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Mildred Bailey’s music lives on in Zonky Jazz Band and friends concert

June 2, 2022 Updated Fri., June 3, 2022 at 10:32 a.m.

It’s a special event when guitarist and bandleader Garrin Hertel and vocalist Julia Rinker pay tribute to jazz icon Mildred Bailey. But when the Spokane multimedia artist and Bailey’s niece tip their hat to Bailey on Friday at Montvale Event Center, Hertel’s Zonky Jazz Band will be joined by Ken Peplowski, who is one of the greatest clarinetists in the world.

“I can’t express how excited I am to be part of this event,” Peplowski said while calling from New York. “Mildred Bailey had such a great sense of timing and feeling in her singing. She had it all. And it’s not like we’re talking about someone who is ancient history. Music fans should know what she accomplished because she was so great, and there was no one like Mildred Bailey.”

Unfortunately, Bailey, despite being a huge star during the Roaring ’20s, slipped into the cracks of history. Bailey was born in 1900 in the Tekoa area, and her family moved to Spokane when she was 13. Her brothers, Al Rinker and Miles Rinker, formed a band with Bing Crosby, who admired Bailey. When Bailey turned 17, she moved to Seattle to work as a sheet music demonstrator at a department store.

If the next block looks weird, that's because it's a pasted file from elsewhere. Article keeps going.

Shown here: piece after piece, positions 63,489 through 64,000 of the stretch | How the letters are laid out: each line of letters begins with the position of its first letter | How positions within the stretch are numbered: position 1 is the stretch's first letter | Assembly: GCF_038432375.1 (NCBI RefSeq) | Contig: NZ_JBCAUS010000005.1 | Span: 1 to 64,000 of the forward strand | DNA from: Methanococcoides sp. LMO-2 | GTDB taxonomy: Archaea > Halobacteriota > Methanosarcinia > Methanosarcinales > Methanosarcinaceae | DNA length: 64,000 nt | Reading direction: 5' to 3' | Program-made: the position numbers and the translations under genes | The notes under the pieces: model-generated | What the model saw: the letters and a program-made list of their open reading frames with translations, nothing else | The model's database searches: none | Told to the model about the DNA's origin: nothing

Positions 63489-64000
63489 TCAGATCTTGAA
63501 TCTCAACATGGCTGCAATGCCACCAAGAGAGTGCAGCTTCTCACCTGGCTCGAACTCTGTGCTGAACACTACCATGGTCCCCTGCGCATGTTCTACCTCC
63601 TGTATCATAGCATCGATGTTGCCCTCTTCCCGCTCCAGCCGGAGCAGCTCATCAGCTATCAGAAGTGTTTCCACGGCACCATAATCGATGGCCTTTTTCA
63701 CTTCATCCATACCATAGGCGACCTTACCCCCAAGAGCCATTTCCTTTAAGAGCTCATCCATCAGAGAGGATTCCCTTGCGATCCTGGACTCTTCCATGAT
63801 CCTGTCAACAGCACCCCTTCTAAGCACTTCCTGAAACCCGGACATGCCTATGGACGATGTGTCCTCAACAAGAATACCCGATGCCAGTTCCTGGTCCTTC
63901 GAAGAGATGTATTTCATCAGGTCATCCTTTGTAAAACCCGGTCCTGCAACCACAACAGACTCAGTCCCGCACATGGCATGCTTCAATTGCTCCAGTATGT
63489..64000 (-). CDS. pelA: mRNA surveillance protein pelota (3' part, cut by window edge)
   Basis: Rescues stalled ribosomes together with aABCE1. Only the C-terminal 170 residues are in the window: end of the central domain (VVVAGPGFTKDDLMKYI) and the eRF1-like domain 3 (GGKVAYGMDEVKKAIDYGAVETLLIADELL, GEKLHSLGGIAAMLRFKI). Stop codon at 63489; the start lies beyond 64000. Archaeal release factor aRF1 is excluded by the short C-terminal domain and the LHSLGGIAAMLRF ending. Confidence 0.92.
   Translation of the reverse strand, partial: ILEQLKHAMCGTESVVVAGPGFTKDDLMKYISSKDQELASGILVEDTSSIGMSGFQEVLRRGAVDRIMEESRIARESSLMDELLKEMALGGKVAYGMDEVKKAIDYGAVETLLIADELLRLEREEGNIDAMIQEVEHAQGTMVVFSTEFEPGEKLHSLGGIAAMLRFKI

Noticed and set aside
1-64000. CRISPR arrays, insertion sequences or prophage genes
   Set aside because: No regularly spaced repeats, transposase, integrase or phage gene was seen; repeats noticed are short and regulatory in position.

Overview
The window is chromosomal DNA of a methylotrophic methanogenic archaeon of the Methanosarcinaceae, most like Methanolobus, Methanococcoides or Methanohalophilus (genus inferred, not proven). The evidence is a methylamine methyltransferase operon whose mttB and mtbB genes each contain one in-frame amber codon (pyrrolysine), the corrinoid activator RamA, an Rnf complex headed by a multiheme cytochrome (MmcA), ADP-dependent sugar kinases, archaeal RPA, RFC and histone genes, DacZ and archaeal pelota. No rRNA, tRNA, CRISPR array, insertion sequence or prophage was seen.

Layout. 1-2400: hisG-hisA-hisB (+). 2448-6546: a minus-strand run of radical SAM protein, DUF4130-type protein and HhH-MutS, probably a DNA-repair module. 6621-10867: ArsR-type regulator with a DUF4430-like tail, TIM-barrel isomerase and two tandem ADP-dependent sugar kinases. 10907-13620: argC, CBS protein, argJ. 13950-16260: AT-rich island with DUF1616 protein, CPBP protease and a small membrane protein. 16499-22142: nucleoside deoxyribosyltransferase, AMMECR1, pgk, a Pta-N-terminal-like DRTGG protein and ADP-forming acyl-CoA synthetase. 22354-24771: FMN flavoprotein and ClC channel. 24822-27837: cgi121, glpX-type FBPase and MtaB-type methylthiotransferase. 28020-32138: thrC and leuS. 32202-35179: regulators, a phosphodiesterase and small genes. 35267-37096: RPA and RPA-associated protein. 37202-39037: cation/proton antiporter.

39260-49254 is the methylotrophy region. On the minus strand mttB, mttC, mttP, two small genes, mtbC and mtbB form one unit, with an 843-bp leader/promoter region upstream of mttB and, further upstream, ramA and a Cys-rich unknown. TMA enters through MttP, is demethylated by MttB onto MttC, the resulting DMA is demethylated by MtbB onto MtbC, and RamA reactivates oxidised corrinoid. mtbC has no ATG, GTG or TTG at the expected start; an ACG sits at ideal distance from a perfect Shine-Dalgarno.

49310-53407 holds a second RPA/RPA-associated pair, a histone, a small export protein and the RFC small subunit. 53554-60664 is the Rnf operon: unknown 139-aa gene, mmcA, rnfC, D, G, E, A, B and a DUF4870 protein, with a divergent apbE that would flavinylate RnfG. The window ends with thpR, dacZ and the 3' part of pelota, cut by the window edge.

She relocated to Los Angeles shortly thereafter to establish her career. Bailey found work for Crosby and her brothers in L.A. Bailey headlined Hollywood clubs in 1925, performing jazz, pop songs and vaudeville standards. She blew up by landing a gig with the Paul Whiteman Orchestra in 1929.

“Paul Whiteman and his group were the biggest stars of their day, and Mildred became the biggest thing in his band,” Hertel said. “Mildred was the first woman to front a national orchestra. Mildred paved the way for the careers of Billie Holiday and Ella Fitzgerald.”

Even though Bailey had a big hit with what became her signature song, “Rockin’ Chair,” and was dubbed “Mrs. Swing” (her husband, xylophonist Red Norvo, was Mr. Swing), the vibrant entertainer is a relative footnote in music history.